Danny stepped into the ship as the hatch lowered and the cabin hissed, pressurizing.
“One last thing, if you don’t mind, Valiya,” Ekren said. He put a hand to her shoulder, their nets merging. “I’ll deactivate your tracker. We can’t have them following us, not where we’re going.”
“Speaking of trackers,” Danny said, taking his seat next to Arras in the cockpit, his helmet gone, “do you really think they’re just letting us go free?” He eyed Endriss through the canopy, the soldier eyeing him right back, still looking displeased. “Not that they planned on us taking Val, but we are pretty high profile people to them.”
“I performed a few sweeps on the ship just now,” Arras replied, prepping for takeoff. “No anomalous devices were detected anywhere, the jump drive is untouched, and none of our communication systems or sensor boards have been reprogrammed—trust me, my family prepared this craft for much more than transport.”
“I guess they really mean it,” Danny said. “They want to destroy Rededication so badly they’re willing to let us disappear without a trace.”
Taking hold of the controls, Arras raised the ship from the pad, much faster than the previous takeoffs Danny had seen her make. With the smaller thrusters in the nose firing, pointing them skyward, they accelerated with abandon.
“The coordinates,” Arras said to Danny, “put them in. That central console, between the two of us.”
“Right,” Danny said, placing his hand on the navigation console. Though he still couldn’t quite grasp the process, his nano-net seemed to understand precisely what he wanted—the course was plotted without complication.
A growing hum pulsed through the ship as the FTL drive warmed up. Just as they exited the clouds, Arras took a sharp roll over their portside shoulder, dodging a stream of bullets as a handful of enemy craft barreled down on them from above.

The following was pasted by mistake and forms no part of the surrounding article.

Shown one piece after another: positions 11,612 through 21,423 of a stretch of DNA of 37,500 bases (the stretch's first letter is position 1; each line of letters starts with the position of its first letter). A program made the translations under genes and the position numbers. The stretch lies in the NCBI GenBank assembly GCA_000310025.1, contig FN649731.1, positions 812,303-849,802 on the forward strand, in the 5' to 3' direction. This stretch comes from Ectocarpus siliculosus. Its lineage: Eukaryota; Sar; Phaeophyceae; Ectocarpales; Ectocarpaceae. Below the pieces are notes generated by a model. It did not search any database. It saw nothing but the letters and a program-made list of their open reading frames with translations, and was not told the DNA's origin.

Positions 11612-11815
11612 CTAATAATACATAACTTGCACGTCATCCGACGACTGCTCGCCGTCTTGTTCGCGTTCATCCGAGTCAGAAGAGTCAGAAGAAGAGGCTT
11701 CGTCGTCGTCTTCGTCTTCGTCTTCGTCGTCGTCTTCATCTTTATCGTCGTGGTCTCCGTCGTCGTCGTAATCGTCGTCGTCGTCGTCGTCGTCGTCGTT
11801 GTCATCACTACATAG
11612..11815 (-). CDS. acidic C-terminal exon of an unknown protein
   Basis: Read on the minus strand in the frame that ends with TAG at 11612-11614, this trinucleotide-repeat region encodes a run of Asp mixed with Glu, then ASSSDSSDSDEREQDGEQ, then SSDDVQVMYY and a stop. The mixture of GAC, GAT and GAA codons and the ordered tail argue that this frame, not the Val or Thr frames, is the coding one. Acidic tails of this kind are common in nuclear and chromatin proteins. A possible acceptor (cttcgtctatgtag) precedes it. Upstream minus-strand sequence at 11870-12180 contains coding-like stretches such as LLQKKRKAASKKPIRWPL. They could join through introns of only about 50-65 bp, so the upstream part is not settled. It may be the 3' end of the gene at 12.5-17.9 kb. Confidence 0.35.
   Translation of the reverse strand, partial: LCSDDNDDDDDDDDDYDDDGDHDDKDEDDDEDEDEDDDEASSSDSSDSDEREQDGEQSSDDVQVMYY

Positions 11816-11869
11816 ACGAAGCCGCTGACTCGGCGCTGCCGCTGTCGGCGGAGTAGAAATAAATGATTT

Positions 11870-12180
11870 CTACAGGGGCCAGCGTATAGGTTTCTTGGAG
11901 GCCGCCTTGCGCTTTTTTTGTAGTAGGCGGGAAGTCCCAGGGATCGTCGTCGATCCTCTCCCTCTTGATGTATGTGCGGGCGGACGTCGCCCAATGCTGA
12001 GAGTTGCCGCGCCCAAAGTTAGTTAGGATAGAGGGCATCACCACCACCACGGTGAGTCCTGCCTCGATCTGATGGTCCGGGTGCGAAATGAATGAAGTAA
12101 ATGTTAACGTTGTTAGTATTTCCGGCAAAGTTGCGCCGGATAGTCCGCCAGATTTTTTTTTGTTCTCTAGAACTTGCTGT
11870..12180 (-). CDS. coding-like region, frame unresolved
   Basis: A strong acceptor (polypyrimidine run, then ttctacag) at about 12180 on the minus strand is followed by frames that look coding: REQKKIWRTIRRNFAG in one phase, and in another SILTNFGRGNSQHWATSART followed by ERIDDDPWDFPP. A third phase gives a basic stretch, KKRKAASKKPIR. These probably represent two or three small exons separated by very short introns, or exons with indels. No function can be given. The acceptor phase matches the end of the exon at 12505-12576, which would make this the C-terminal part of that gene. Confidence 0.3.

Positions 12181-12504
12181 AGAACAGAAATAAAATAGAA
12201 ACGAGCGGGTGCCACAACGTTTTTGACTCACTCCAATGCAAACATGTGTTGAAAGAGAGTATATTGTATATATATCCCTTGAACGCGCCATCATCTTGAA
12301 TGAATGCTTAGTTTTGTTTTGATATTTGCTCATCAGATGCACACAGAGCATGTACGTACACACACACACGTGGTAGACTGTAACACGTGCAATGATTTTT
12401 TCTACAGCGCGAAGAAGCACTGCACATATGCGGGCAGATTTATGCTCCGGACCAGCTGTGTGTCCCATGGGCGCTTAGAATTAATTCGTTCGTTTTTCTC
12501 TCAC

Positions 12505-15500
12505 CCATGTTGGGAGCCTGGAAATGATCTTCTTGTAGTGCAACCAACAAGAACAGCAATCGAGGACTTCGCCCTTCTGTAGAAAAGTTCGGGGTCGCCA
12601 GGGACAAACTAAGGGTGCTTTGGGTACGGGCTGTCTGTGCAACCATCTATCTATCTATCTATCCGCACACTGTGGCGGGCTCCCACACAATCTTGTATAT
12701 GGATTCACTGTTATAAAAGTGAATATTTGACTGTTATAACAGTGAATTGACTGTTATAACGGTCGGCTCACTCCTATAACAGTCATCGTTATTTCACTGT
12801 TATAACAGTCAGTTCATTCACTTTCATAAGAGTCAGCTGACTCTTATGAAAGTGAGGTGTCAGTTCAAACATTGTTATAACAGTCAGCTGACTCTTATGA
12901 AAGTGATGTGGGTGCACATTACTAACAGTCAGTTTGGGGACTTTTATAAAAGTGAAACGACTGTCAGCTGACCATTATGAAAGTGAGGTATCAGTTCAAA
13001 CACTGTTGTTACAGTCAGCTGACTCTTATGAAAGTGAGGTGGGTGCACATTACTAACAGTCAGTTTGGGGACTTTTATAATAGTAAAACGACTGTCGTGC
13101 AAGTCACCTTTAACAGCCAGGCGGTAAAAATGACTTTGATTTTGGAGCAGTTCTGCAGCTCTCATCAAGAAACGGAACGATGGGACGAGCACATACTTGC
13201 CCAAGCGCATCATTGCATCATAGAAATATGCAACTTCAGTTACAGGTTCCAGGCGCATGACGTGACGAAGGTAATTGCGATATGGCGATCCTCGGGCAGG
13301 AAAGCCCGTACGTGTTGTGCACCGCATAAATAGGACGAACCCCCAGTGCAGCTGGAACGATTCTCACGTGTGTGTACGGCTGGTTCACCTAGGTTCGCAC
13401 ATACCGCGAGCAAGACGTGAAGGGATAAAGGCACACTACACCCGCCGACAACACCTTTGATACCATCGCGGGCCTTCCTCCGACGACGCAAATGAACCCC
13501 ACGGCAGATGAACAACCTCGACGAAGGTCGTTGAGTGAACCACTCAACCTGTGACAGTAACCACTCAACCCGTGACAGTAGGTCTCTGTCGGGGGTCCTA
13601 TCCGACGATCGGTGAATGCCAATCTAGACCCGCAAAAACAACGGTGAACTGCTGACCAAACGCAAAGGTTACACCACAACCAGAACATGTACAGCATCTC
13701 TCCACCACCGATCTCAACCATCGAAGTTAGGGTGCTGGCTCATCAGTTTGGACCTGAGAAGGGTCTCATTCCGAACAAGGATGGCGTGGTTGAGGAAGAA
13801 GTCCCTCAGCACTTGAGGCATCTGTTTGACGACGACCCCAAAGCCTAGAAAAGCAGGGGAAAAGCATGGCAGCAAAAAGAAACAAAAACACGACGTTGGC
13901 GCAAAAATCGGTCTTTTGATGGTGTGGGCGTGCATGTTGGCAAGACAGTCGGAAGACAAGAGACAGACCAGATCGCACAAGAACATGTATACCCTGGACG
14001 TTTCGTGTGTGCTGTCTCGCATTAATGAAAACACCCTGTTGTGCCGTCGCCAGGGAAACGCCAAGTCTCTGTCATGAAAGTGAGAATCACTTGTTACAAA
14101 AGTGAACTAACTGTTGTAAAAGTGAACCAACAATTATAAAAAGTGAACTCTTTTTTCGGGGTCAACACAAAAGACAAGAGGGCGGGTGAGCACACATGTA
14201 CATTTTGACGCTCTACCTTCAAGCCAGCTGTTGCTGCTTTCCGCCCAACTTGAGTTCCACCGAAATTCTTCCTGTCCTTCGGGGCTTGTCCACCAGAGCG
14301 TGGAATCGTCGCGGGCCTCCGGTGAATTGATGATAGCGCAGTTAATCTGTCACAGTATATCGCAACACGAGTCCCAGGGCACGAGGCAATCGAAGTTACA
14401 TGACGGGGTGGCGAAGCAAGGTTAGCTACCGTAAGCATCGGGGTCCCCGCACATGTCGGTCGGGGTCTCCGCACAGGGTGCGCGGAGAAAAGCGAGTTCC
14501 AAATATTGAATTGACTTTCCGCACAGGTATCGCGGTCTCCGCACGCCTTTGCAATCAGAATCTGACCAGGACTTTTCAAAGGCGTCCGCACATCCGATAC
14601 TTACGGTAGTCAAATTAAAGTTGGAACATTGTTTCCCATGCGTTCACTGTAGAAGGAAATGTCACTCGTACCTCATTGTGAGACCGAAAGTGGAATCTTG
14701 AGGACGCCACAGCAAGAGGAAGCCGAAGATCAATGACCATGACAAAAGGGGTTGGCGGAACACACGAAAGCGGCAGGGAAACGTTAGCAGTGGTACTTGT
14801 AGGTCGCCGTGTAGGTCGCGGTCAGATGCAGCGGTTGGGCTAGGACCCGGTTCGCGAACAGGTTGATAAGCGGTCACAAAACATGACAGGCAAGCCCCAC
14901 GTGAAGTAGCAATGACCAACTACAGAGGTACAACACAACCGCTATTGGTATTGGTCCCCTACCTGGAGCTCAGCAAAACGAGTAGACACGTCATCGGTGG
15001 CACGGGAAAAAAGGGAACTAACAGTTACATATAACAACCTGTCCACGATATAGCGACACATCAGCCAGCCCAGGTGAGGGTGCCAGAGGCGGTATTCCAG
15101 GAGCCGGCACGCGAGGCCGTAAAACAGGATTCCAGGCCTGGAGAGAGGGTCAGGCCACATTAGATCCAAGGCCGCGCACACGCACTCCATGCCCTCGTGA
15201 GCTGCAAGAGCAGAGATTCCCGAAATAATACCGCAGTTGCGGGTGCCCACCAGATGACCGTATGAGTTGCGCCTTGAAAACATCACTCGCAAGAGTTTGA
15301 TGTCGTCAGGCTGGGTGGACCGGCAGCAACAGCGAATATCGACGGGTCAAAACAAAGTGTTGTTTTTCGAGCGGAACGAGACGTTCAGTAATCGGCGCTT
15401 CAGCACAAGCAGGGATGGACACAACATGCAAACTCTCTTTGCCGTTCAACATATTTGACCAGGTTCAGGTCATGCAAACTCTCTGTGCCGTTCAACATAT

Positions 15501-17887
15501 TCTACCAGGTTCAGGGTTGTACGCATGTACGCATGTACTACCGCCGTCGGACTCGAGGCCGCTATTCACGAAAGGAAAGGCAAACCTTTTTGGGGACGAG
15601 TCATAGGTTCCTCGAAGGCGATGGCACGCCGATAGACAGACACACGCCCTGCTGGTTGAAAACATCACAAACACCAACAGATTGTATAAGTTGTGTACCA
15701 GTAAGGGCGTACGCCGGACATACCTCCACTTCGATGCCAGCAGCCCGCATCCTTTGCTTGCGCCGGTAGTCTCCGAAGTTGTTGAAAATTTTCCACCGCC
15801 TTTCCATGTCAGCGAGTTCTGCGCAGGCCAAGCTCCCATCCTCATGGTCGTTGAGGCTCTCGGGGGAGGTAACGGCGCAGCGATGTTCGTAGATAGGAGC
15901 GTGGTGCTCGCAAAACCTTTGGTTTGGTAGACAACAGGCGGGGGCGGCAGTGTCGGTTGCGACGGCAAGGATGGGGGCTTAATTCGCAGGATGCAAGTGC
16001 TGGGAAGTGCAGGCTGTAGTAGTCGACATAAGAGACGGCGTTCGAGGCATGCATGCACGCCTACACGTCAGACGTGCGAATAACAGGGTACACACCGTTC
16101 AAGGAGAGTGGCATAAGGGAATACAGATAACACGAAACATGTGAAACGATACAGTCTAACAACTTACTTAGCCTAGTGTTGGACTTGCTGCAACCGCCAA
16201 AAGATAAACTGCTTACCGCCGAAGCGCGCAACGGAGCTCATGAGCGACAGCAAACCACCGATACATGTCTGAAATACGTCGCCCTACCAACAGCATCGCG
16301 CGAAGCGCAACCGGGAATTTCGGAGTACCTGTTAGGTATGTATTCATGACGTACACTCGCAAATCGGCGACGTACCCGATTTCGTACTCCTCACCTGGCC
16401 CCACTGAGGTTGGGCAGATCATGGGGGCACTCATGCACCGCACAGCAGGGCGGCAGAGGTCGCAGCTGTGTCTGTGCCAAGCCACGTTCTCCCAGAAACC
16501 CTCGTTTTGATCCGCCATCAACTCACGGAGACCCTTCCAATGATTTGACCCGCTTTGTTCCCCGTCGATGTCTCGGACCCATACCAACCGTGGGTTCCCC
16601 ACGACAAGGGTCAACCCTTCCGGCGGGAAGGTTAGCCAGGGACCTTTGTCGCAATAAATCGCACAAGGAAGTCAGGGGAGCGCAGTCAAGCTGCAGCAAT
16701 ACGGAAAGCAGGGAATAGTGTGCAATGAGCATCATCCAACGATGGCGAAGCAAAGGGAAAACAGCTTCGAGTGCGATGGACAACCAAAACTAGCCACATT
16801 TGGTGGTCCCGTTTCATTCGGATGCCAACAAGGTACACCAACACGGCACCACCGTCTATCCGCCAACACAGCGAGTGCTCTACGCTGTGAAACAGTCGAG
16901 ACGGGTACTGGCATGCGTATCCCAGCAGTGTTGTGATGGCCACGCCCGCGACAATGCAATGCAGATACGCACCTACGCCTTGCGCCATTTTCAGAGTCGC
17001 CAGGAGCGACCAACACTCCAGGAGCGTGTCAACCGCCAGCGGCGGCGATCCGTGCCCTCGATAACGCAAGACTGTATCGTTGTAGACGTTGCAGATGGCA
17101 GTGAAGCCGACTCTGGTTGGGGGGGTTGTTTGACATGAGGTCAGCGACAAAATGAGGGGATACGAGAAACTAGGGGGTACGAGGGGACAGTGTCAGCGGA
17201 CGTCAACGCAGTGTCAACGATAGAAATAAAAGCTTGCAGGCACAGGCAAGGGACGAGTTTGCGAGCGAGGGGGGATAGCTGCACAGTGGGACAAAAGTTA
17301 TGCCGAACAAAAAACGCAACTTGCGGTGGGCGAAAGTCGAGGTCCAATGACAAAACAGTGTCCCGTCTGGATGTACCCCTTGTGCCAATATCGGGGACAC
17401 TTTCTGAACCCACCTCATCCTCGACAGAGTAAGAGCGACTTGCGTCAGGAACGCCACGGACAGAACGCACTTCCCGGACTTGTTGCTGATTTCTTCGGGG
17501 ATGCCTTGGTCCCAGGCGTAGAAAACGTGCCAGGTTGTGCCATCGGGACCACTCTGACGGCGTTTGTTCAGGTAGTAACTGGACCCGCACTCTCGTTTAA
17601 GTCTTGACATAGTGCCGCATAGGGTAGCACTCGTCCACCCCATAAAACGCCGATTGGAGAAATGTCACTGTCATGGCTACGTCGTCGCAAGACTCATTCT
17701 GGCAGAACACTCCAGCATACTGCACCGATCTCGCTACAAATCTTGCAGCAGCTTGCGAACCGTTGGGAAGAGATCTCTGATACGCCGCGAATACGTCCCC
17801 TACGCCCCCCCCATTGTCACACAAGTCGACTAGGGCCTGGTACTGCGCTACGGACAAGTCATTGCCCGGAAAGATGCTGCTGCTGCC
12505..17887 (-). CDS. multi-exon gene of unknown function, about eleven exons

“Now would be a great time to jump,” Danny said, starting to sweat.
“Not yet,” Arras grunted, trying to gain altitude while dodging spurts of gunfire. “The drive still isn’t ready.”
“Just a few more seconds.”
“I guess they gave up on that whole ‘keeping you alive’ thing,” Danny said, feeling his guts compress as the ship rolled once again before pulling up sharply, evading another assault as the enemy broke formation around them, roaring past, much too close for Danny.
“They’re pissed off,” Arras said as they reached the upper atmosphere. “They also probably don’t like that you took their coordinates.”
As the heat and friction of escape velocity pressed against them, three large warships came into view, with a number of smaller vessels, all waiting in orbit. The scanner started to go off, announcing the presence of radioactive materials—nuclear weapons—as their communication systems were simultaneously scrambled.
“Can they jam our jump drive?” Danny asked, watching a salvo of rockets discharge from the warships, arcing in the black, barreling toward them.
Arras removed her hands from the controls, planting her hand squarely on the navigation console. “I guess we’ll find out.”
With the press of a button, the rockets vanished from sight. The flames surrounding their ship collapsed into one another, filling the sudden vacuum they left behind as the rockets flew by, their target lost.
Not long after, word reached the rest of the College, secluded in the silo as the fighting in the compound died down. They stood over the bodies of numerous militiamen as the soldiers who had remained loyal—including a few among the rebels themselves—secured the room.
Visum looked down at the dead doctor on the floor, his face contorted, eyes still open. Glancing back up, he clenched his fists till they shook, replaying in his head the sight of that suit dive-bombing from the ceiling, taking the data like it was nothing.
“If they’ve successfully jumped away,” Nulem said, looking down, “then that means…” He thought of Valiya, of her face just before she left. Shaking his head, he tried to stay focused.
“Rest assured, Nulem,” Visum said. “They haven’t escaped—not entirely.”
Nulem looked up, the despair on his face abating. “You don’t mean… But it’s been decided that such technology was illegal.”
“Indeed,” Visum said, “but this is a rather desperate situation, wouldn’t you agree?” Looking around the silo at the twelve remaining proxies, as well as the handfuls of the lower echelons, he raised his voice to a booming level. “My fellows of the College—we cannot allow these terrorists to escape, not when we still have a chance at finding Rededication and stopping their attempts to destroy our future.”
Many proxies called back in agreement as Visum smiled—a hopeful smile, one still weighed down by the reality of it all.
“We’ll get them,” Visum said to Nulem. “You can be sure of that.”
“I have only one request,” Nulem said. “When we find them, we try to bring Valiya back.”
“She’s still a fellow proxy,” Visum agreed, reassuring Nulem with another smile. “We’ll help her understand.”